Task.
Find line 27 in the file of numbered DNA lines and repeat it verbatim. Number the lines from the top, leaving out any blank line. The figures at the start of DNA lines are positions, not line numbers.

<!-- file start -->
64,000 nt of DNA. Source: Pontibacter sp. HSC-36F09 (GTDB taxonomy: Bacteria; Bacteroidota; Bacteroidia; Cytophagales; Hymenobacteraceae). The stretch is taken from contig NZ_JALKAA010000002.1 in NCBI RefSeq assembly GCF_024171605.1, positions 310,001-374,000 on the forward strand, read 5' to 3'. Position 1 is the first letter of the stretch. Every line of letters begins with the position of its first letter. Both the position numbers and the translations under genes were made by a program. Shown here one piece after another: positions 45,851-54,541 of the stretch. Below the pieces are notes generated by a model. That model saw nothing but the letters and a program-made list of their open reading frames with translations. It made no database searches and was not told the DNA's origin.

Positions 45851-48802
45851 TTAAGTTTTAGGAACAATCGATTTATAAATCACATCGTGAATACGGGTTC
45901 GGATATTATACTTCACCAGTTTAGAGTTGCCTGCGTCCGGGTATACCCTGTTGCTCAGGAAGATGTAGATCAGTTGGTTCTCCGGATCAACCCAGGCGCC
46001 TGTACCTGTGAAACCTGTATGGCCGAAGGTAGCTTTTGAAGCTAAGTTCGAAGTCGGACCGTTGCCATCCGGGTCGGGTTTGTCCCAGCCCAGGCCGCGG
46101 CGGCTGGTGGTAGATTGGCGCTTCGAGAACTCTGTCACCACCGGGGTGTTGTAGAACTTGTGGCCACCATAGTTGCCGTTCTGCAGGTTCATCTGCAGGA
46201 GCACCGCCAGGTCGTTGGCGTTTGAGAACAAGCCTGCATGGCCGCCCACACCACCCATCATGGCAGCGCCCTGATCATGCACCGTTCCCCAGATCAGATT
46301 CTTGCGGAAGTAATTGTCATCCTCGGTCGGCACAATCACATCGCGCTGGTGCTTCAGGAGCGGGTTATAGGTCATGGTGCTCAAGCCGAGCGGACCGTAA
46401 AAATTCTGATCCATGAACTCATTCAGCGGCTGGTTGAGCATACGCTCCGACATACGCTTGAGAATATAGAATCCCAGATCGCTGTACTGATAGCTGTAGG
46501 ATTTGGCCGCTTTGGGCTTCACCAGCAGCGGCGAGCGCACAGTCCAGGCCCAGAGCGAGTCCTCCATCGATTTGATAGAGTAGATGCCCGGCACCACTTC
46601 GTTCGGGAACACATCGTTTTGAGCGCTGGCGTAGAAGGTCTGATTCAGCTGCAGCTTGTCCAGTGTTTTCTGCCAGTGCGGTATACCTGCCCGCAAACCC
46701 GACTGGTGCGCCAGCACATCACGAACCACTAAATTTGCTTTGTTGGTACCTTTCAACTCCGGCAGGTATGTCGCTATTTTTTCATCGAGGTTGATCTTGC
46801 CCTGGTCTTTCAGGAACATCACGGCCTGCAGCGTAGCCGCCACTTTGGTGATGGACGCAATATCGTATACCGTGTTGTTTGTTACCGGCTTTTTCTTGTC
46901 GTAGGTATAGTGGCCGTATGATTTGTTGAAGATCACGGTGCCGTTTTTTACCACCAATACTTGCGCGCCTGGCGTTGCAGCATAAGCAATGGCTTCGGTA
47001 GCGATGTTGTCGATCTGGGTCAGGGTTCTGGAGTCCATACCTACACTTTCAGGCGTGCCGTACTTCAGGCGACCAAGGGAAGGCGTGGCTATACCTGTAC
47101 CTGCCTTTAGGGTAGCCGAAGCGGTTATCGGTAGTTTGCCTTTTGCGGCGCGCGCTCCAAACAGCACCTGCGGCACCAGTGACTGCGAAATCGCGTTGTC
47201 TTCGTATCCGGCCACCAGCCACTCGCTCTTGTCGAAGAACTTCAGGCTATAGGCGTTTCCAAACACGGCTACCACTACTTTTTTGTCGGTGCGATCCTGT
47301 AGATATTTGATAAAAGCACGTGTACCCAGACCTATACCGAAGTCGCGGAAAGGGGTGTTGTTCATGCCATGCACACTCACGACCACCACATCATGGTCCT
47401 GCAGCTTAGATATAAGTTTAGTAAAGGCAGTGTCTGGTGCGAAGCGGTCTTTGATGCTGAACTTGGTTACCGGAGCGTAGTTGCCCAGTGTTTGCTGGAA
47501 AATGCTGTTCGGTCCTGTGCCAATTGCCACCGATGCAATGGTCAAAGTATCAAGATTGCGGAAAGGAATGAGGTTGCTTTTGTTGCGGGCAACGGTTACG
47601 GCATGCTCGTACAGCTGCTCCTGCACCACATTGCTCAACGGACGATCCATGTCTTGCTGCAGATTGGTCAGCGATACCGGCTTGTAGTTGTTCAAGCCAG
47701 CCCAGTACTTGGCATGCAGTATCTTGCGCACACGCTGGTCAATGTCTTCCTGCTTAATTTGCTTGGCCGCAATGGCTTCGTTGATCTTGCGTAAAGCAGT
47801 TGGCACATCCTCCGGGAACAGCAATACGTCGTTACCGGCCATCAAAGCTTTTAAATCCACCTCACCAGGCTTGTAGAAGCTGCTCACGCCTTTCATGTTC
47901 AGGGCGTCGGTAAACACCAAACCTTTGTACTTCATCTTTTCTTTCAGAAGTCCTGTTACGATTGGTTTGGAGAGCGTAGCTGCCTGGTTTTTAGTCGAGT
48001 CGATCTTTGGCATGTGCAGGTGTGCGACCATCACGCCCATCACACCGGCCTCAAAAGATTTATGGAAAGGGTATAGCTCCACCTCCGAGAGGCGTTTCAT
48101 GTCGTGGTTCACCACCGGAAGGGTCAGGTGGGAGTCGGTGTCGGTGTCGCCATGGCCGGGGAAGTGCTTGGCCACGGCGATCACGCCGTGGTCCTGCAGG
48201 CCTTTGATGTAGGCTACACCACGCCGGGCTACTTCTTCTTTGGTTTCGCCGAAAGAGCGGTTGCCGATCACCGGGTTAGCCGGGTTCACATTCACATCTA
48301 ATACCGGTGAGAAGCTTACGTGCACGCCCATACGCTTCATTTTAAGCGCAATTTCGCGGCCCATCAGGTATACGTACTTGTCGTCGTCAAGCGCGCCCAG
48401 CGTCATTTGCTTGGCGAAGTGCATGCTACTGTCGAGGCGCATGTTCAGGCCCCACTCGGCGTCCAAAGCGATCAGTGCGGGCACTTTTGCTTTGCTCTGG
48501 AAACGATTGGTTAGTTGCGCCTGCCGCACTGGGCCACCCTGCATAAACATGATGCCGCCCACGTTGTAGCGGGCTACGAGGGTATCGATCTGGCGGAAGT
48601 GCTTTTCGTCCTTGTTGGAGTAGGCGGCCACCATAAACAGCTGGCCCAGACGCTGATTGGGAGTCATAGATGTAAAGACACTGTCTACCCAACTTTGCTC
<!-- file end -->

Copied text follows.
48201 CCTTTGATGTAGGCTACACCACGCCGGGCTACTTCTTCTTTGGTTTCGCCGAAAGAGCGGTTGCCGATCACCGGGTTAGCCGGGTTCACATTCACATCTA